In an effort to address the problem of poverty and promote sustainable development, the United Nations Millennium Declaration was adopted in September 2000 at the largest ever gathering of Heads of State and Government, committing countries both rich and poor to some specific goals. The goals include those dedicated to eradicating poverty, achieving universal primary education, promoting gender equality and empowering women, reducing child mortality, improving maternal health, combating HIV/AIDS, malaria and other diseases, as well as ensuring environmental sustainability and developing a global partnership for development. The eight main targets, using 1990 as a baseline, are:
1. Eradicate extreme poverty and hunger – 2015 target – Halve proportion of people living on less than $1 a day, and those suffering hunger.
2. Achieve Universal Basic Education – 2015 target – Achieve universal primary education.
3. Promote gender equality and empower women – 2015 target – Eliminate gender disparities in primary and secondary education enrolment by 2005, and achieve equity at all levels by 2015.
4. Reduce child mortality – 2015 target – Reduce by two thirds the child mortality rate.
5. Improve maternal health – 2015 target – Reduce by three quarters the proportion of women dying at childbirth.
6. Combat AIDS, Malaria and Other Diseases – 2015 target – Halt and begin to reverse the incidence of HIV-AIDS, malaria and other major diseases.
7. Ensure environmental sustainability – Integrate the principles of sustainable development into country policies and programmes and reverse the loss of environmental resources. 2015 target – reduce by half the proportion of people without access to clean drinking water and basic sanitation. By 2020 achieve a significant improvement in the lives of at least 100 million slum dwellers.
8. Develop a Global Partnership for Development – This Goal commits north and south to work together to achieve an open, rule-based trading and financial system, more generous aid to countries committed to poverty reduction, and relief for the debt problems of developing countries. It draws attention to the problems of the least developed countries and of landlocked countries and small-island developing states, which have greater difficulty competing in the global economy. Interestingly, target 18 of this Goal stressed the importance of ICT and indicated that “In cooperation with the private sector, the benefits of new technologies, especially information and communications should be made available”.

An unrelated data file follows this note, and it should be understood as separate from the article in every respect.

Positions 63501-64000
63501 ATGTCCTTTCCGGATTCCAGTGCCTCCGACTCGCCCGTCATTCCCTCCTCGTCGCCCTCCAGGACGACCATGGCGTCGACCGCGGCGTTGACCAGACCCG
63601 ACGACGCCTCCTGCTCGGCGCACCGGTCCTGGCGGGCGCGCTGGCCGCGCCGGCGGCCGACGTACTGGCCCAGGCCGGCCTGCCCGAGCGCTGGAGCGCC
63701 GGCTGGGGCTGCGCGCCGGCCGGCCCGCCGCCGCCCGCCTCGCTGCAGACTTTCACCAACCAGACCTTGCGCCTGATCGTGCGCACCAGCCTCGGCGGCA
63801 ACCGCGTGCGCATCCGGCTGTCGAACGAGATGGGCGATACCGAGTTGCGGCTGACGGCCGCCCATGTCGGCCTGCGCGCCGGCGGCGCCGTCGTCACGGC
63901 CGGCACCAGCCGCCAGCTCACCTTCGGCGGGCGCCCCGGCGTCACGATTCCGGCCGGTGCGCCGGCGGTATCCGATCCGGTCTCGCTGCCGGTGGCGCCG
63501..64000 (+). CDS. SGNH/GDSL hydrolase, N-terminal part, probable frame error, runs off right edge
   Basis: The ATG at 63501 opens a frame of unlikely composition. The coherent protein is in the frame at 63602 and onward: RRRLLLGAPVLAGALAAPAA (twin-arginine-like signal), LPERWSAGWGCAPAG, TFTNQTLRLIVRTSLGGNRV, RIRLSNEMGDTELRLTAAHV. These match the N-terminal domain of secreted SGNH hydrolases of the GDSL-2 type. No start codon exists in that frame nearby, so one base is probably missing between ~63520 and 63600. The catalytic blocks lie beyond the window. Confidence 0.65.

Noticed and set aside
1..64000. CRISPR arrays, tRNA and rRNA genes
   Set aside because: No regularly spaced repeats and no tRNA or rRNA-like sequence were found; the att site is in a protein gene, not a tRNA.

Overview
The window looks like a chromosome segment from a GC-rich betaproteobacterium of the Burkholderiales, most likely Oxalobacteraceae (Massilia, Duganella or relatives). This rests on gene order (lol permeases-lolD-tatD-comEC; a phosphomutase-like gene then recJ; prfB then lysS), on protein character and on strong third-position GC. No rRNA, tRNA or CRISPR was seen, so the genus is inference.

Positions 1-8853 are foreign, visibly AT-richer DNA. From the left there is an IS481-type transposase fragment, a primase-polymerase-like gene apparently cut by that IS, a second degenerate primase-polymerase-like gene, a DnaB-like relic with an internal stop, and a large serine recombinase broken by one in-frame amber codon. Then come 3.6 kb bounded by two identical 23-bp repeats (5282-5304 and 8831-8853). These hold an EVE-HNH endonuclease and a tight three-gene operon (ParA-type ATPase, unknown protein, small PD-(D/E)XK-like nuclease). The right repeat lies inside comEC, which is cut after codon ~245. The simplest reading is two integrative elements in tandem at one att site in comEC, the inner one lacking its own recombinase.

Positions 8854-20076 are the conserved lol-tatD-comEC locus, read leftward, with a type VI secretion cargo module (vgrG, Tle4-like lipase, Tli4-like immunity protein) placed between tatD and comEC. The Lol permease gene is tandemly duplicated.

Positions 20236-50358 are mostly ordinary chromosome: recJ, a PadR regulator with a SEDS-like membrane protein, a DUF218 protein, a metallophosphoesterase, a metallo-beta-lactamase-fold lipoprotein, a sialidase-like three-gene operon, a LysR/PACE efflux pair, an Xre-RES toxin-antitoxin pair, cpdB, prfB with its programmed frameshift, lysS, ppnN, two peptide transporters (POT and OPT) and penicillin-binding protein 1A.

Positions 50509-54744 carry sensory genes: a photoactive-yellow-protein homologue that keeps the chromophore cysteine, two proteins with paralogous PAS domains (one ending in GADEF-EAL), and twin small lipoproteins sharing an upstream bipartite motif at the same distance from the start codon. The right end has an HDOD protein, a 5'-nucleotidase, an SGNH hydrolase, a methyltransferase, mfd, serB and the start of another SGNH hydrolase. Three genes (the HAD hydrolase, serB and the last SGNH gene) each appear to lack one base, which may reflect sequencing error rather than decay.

From available statistical data, for sub-Saharan Africa, the United Nations has declared that “although there have been major gains in several areas and the goals remain achievable in most African nations, even the best governed countries on the continent have not been able to make sufficient progress in reducing extreme poverty in its many forms”.
Nigeria still has a lot of challenges with infrastructure facilities such as roads, electricity, water supply, including ICT (Information and Communications Technology) infrastructure. Our public educational facilities are facing major challenges. It is also true that our hospitals leave so much to be desired in terms of equipment, medical personnel and work ethics. The consequence of this being that the possibility of considerable reduction in the rate of infant and maternal mortality to achieve the MDGs targets by 2015 is low, unless some decisive actions are taken. Based on available information, it is unlikely that Nigeria will be able to meet some of the goals by 2015 especially the goals related to eradicating extreme poverty and hunger, reducing child and maternal mortality and combating HIV/AIDS, malaria and other diseases.
But, we can accelerate the transformation of the economy using the power of ICT infrastructure. With increased usage of ICTs in the economy, the achievement of most of the MDGs could be fast-tracked as no modern economy can thrive without an integral information technology and telecommunications infrastructure. Indeed, no nation can effectively succeed in solving her 21st century development challenges, unless the national vision and strategies are anchored on ICT. ICTs provide the veritable platform for rapid growth of our economy, if well harnessed. The power of ICTs can be effectively harnessed through the participation and cooperation of all stakeholders in our society – government, private sector and development partners. ICT remains an enabler that could help Nigeria and other African countries get out of the doldrums of backwardness and move faster.
Achieving the MDGs, is in itself, a challenge that many developing countries are grapping with. They face enormous challenges in developing their education systems – from providing universal basic education and tackling gender bias, to increasing access to and quality of education, all the way to strengthening tertiary education to produce a critical mass capable of taking advantage of technological innovations of this day and age. It is strongly believed that the vision of becoming top-20 economy can only be achieved if Nigeria also makes the transition to a new economy based on knowledge, productivity, and innovation that will enable it to be competitive in a 21st century context. Indeed, for Nigeria and other African countries to bridge the gap of development between them and other advanced economies of the world, there is urgent and dire need to optimize the power of technology and innovations. Nigeria must learn from other economies were technologies have been deployed to tackle poverty and accelerate growth in all sectors.